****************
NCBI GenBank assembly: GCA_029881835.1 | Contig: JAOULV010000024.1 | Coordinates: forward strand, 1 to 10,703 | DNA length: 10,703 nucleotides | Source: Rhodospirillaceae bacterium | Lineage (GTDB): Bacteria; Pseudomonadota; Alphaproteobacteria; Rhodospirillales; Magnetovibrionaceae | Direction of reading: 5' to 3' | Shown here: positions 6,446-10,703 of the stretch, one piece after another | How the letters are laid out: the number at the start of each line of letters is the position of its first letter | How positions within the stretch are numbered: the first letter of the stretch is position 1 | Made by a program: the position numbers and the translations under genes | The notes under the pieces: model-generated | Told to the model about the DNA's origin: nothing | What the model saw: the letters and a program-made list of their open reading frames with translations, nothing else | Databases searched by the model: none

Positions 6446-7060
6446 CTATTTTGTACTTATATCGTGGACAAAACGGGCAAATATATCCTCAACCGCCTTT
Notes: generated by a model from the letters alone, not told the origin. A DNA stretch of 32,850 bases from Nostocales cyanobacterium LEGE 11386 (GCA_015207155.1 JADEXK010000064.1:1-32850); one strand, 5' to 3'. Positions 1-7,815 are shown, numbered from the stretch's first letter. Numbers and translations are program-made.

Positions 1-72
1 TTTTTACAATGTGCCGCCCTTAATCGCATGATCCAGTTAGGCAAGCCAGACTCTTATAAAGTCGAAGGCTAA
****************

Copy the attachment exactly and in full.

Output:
NCBI GenBank assembly: GCA_029881835.1 | Contig: JAOULV010000024.1 | Coordinates: forward strand, 1 to 10,703 | DNA length: 10,703 nucleotides | Source: Rhodospirillaceae bacterium | Lineage (GTDB): Bacteria; Pseudomonadota; Alphaproteobacteria; Rhodospirillales; Magnetovibrionaceae | Direction of reading: 5' to 3' | Shown here: positions 6,446-10,703 of the stretch, one piece after another | How the letters are laid out: the number at the start of each line of letters is the position of its first letter | How positions within the stretch are numbered: the first letter of the stretch is position 1 | Made by a program: the position numbers and the translations under genes | The notes under the pieces: model-generated | Told to the model about the DNA's origin: nothing | What the model saw: the letters and a program-made list of their open reading frames with translations, nothing else | Databases searched by the model: none

Positions 6446-7060
6446 CTATTTTGTACTTATATCGTGGACAAAACGGGCAAATATATCCTCAACCGCCTTT
Notes: generated by a model from the letters alone, not told the origin. A DNA stretch of 32,850 bases from Nostocales cyanobacterium LEGE 11386 (GCA_015207155.1 JADEXK010000064.1:1-32850); one strand, 5' to 3'. Positions 1-7,815 are shown, numbered from the stretch's first letter. Numbers and translations are program-made.

Positions 1-72
1 TTTTTACAATGTGCCGCCCTTAATCGCATGATCCAGTTAGGCAAGCCAGACTCTTATAAAGTCGAAGGCTAA